Saturday, September 20, 2014
I was born into an Art Department and have spent all but two years of my life there. One evening while participating in the Surel's Place residency in May, I walked to Boise State and visited some of the classrooms where I spent many of my earlier days watching my father grade, helping him rearrange drawing chairs, and staring out the windows while he completed administrative tasks. Later on I would attend the same school, switch my major to art from creative writing, and enroll in the classes of the professors who had known me since birth. I moved to Arizona for graduate school, attended another department, then eventually became an art professor. After seven years as an adjunct (at University of Houston, Lee College, Washington State University Vancouver, Oregon State University, Lewis and Clark College, Oregon College of Arts and Crafts, and Mt. Hood College), I obtained a full time teaching job at Ball State University.
It wasn't until last May while wandering through the hallways of the past, did I realize how important it is to make art about this topic. I have tried to reconcile this, deciding if it is worthy to pursue (or too insular), but I can't stop thinking about it. The concept refuses to fade away and I keep taking photographs. I may post a few of them over the next week or two while I formulate the words to describe what this means.
Wednesday, September 17, 2014
Since returning from the residency in May, I have had a little time to assess the water images. It has become painfully clear that I had nothing to work with from Kirkham Hot Springs that was out of the ordinary. Fortunately, I had the opportunity to return to the Middle Fork of the Payette River last weekend. I am hoping to make something from the two photographs below. This may involve printing, rephotographing with outdated slide film, and cross processing. Not sure yet but film is on my mind lately (visiting the old color lab at BSU may have instigated this). Needless to say, they are more successful working images to contemplate compared to my previous outing.
Kirkham Hot Springs, Idaho
Kirkham Hot Springs, Idaho
Piling rocks into pools (photo by Marie Baldner)
Kirkham Hot Springs, Idaho
Piling rocks into pools (photo by Marie Baldner)
Tuesday, September 16, 2014
Monday, September 15, 2014
The posters and the contracts.
Alexis discussing we sagebrush folks in Jonathan's class (photo by Laurie Blakeslee).
Where I fell in love with photography and changed my major from English to Art. It hasn't changed too much since 1995.
The only Jobo left in the old color lab.
The first time I exhibited the cakes with an "archive" in a vitrine. More exhibition documentation coming soon.
Sunday, September 14, 2014
Fire Alarm Dispatch cards at the Sesqui Shop. They are hand drawn maps showing the location of the box alarms in Boise.
Best paint by number artwork in Laurie and Stephanie's guest room.
Spotone on the bookshelf.
Laurie in the garden she has photographed for a couple years.
White cats left in a cul-de-sac.
View from the Boise Airport that I will never forget since I first saw it as a child.
Wednesday, September 10, 2014
Check it out. I was very happy to participate when Stacia contacted me. She asked such thoughtful questions that helped me formulate new ideas on how to describe my practice. This is a key example: "In what ways are you a documentarian? In what ways are you not?" This is not a description I would have prescribed for myself but the more I explained my answer, the more it seemed feasible.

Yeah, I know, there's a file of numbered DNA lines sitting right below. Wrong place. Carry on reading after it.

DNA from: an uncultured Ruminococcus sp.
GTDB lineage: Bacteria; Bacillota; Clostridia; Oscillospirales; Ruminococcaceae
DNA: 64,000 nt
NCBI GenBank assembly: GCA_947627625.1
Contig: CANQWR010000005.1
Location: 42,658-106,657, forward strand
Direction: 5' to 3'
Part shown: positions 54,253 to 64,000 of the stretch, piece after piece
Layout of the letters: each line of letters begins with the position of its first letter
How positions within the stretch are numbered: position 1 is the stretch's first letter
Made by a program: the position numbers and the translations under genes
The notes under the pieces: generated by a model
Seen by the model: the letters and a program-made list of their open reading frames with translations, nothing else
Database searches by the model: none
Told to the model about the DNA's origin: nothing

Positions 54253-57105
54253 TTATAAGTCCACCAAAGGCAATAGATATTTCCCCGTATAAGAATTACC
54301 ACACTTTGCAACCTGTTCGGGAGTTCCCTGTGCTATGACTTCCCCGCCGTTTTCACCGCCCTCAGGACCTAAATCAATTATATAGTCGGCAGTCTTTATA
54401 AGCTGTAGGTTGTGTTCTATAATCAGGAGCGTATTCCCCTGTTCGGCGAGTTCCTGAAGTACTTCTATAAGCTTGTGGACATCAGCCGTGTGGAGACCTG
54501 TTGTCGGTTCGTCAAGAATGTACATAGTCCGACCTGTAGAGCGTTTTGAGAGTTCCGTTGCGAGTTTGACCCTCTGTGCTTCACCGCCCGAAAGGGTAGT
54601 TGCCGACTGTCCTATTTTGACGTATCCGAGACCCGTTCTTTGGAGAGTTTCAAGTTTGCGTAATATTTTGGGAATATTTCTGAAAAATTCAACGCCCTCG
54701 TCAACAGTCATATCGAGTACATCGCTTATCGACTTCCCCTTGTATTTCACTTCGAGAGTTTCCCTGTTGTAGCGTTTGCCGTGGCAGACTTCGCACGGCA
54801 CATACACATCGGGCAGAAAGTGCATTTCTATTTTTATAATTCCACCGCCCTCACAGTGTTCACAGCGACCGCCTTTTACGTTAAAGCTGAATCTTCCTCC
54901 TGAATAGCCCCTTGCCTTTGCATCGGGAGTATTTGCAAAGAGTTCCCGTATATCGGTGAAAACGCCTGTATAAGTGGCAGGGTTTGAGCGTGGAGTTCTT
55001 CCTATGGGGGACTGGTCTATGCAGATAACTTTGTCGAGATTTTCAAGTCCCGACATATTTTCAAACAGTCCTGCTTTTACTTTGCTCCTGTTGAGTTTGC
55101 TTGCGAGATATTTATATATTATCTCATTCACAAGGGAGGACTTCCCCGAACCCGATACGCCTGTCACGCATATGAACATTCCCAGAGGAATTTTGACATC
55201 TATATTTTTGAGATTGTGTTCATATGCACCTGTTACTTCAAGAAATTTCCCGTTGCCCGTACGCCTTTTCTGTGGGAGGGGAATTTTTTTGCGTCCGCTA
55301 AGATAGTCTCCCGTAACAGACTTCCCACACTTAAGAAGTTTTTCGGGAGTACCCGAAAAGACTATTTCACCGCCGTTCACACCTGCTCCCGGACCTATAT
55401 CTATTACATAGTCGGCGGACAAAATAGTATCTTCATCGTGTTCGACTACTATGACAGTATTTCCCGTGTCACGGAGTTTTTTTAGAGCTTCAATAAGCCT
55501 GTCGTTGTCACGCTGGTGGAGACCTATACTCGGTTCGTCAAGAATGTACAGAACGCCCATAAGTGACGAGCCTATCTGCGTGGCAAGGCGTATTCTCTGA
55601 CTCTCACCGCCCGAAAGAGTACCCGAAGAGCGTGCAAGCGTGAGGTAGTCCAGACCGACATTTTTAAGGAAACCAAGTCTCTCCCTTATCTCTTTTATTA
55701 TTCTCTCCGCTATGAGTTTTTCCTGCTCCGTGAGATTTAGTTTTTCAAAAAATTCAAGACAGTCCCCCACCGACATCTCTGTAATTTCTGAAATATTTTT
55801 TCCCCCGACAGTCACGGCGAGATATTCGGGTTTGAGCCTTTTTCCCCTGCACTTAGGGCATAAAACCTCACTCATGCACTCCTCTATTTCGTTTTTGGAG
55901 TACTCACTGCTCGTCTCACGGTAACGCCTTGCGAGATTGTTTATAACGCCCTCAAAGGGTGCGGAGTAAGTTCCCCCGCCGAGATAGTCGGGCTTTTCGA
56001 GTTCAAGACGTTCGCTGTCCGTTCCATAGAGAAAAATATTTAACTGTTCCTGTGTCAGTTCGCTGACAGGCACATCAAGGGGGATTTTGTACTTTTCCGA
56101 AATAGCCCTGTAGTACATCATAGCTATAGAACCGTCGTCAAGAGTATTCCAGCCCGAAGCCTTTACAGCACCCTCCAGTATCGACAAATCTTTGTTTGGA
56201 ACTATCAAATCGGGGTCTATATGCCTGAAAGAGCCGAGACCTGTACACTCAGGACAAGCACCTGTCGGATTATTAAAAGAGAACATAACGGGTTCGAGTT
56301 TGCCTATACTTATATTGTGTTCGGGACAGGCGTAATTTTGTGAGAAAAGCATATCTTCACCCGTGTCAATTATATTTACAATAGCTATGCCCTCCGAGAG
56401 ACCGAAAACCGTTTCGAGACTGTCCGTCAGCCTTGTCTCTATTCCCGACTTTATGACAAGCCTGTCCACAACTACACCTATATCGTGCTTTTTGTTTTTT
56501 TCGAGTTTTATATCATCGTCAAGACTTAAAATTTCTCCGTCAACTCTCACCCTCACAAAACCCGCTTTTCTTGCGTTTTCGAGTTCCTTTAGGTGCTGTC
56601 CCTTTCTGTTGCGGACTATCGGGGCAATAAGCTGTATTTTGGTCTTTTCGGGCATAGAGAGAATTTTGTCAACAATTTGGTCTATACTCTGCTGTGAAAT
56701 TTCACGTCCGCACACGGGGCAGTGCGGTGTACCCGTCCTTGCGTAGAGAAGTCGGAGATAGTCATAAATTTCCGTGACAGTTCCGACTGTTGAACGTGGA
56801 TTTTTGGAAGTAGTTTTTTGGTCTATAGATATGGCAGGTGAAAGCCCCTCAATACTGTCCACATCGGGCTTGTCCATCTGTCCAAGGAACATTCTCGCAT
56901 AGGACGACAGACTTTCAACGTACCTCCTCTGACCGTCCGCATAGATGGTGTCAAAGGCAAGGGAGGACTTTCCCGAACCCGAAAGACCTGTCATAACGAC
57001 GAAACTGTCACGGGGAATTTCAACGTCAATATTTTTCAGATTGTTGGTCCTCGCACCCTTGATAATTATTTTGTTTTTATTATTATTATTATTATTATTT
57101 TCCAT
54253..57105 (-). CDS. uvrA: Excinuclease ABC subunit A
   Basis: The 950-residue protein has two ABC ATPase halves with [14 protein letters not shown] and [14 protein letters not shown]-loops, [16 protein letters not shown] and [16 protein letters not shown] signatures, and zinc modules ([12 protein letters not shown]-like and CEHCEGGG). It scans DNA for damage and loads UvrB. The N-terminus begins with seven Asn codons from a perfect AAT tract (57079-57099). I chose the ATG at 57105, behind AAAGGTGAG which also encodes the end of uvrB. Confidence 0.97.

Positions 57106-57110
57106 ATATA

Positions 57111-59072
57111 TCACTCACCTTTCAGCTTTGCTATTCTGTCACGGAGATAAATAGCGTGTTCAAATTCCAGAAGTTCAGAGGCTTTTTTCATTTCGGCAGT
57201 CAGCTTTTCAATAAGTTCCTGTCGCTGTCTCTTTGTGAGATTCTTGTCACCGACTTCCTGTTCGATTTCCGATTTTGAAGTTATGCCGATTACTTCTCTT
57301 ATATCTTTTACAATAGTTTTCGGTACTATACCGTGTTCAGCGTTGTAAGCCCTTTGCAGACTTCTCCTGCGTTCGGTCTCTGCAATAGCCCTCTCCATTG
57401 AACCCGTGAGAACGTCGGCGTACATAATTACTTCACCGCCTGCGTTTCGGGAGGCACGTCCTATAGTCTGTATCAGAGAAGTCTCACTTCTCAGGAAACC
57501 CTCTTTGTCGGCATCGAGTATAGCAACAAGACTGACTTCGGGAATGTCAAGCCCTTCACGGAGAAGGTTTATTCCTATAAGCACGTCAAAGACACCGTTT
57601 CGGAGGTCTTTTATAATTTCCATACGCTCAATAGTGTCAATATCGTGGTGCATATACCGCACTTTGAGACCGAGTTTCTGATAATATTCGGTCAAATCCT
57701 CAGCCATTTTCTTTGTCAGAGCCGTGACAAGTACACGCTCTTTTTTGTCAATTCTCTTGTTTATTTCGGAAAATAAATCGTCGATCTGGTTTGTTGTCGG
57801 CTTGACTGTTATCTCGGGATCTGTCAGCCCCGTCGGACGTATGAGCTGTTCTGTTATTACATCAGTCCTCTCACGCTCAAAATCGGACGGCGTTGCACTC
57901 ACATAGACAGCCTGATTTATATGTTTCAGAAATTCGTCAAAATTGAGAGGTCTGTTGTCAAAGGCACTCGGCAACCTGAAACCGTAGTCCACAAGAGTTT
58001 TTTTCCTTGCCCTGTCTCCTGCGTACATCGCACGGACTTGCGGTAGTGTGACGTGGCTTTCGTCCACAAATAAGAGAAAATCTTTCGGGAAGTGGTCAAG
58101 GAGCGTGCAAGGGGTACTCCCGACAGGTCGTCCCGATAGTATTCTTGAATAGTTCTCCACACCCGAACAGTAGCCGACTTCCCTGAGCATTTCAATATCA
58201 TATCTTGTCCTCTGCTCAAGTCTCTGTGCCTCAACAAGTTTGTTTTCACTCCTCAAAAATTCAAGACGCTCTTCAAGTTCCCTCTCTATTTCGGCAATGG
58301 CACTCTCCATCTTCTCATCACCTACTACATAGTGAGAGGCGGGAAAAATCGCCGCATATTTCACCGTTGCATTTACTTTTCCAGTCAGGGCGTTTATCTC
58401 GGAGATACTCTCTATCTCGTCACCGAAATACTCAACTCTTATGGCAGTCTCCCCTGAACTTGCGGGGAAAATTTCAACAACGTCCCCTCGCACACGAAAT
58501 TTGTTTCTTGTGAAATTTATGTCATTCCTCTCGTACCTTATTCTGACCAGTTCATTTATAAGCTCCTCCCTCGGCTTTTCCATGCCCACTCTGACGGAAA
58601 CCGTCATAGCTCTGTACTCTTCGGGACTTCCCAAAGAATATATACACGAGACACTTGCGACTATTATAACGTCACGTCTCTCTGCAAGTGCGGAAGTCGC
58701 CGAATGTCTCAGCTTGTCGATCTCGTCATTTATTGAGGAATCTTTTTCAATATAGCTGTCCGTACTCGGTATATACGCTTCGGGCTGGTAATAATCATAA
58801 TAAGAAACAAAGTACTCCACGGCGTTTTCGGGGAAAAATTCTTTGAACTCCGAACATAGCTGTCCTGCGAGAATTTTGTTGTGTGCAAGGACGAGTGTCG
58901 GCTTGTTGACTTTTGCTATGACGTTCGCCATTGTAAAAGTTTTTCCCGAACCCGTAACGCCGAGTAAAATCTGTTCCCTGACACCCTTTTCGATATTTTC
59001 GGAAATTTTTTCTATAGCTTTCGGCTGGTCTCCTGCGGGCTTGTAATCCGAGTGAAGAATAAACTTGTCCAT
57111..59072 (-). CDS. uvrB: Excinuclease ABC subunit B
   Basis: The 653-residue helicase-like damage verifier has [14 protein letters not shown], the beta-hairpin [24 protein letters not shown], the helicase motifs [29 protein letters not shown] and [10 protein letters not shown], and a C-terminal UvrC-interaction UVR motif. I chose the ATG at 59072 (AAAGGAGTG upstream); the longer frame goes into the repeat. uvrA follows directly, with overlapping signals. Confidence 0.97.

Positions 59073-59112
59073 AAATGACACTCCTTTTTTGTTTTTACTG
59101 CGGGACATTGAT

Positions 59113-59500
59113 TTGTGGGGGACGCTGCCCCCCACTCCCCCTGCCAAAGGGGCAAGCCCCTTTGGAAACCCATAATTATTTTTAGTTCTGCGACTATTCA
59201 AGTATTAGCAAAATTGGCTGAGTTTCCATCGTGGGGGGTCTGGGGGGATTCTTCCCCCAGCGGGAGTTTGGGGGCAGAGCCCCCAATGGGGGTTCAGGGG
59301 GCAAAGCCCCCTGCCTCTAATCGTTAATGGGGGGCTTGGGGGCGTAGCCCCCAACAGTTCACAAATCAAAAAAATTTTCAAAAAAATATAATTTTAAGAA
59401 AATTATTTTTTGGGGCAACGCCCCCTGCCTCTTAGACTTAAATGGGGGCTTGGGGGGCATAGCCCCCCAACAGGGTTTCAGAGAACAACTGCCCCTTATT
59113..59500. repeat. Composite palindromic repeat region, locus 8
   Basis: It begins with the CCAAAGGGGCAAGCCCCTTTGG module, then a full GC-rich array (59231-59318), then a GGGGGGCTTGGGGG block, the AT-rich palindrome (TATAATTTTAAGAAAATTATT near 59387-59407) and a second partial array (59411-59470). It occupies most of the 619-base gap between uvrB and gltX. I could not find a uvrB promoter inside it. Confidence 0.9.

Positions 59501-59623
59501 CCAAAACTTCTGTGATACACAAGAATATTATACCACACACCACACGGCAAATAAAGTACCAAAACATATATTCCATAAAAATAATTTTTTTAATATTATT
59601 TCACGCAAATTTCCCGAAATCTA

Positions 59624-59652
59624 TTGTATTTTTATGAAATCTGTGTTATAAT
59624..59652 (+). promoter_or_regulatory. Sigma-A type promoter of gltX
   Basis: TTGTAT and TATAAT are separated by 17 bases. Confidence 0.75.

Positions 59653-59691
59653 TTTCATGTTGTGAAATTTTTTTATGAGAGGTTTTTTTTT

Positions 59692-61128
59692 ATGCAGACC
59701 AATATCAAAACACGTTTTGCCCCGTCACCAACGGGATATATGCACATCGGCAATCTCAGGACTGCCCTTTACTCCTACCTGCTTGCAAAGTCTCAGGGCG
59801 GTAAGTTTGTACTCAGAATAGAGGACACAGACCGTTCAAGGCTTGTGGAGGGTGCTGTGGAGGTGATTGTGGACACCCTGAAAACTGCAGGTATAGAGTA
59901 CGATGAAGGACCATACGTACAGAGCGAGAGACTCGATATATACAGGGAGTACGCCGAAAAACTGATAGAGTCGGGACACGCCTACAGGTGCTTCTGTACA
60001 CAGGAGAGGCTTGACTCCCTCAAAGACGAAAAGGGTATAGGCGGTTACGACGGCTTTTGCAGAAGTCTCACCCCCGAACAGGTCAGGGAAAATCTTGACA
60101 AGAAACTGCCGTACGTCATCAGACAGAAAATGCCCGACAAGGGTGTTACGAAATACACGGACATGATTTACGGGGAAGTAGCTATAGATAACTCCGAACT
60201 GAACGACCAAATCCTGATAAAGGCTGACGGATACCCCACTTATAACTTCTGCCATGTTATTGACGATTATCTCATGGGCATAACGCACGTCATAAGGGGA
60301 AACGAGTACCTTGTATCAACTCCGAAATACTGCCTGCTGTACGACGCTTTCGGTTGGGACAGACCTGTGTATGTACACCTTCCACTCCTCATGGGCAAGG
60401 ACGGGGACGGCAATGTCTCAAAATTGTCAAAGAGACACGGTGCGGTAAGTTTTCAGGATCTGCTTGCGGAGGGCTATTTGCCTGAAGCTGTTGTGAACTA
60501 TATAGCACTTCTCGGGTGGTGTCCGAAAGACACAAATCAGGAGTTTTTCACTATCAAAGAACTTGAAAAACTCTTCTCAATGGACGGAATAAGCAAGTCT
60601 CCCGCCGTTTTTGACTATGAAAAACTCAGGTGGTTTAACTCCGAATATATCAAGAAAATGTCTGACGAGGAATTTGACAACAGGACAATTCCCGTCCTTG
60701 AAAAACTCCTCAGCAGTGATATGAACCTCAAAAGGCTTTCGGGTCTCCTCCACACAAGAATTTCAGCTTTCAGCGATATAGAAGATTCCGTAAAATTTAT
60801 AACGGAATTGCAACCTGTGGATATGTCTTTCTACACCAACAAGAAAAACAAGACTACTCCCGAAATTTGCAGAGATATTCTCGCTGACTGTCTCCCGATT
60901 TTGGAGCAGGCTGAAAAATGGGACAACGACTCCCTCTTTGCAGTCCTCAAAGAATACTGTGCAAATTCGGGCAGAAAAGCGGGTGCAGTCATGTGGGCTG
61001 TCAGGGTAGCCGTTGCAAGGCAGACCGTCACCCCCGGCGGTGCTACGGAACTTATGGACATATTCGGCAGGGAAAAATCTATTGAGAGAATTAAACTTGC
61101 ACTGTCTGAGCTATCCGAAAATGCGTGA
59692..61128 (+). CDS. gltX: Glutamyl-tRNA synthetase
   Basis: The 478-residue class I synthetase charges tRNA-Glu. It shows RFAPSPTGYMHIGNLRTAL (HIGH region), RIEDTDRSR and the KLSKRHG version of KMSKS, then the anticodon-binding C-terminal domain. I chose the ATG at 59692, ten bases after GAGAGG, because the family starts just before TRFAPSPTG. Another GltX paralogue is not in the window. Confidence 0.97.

Monday, September 1, 2014
I started packing today and am currently formulating a 30-minute presentation where I talk about nothing except cakes (and Ed Ruscha) and more cakes.
I don't have an official announcement yet but here is the information for the exhibition, Faux, at the Hemingway Center on the Boise State University campus.
Sunday, August 31, 2014
Sarah Jones, Colony (Studio) (I), 2008
Sarah Jones, The Drawing Studio (I), 2008
I have spent all but one year of my life in an art department. I was born into one, attended two, and have taught in eight. In May during my residency, I realized that a series devoted to this topic has potential. I am slowly coming to accept this and have begun working on it regularly. Here's to being so excited about a project that I spent seven hours working on one photograph without eating dinner tonight.
It is a reprieve from needing to travel to points far away to finish the "water as autobiography" and artist stalking series. They are still in the works but I have reached the point where serious travel must happen to complete them (which is difficult during the school year). I am researching funding opportunities but in the meantime, looking over my shoulder at my surroundings to see what will materialize.
Monday, August 25, 2014
Erick Swenson, Muncie Head, plastic and acrylic paint, 2001
Last month I finally made it to CCAD (Columbia College of Art and Design) to see their exhibition space. I keep hearing that it is the place to see art in Columbus and I was grateful to see Erick Swenson's Ne Plus Ultra. Since leaving Texas (and no recent trip to NYC), I haven't seen much of Swenson's work in the last couple years. You can imagine my surprise at seeing the title of the above sculpture. After further research, I have failed to find a connection with Swenson and Muncie. My consolation is that it is the best work of art featuring this town's name that I have ever seen though I have no idea as to the context.
The next CCAD exhibition is Tom Burkhardt's Full Stop, another installation I first saw in Texas, once many lifetimes ago. Here's to keeping this space under my radar and to wishing that they update their upcoming exhibitions soon.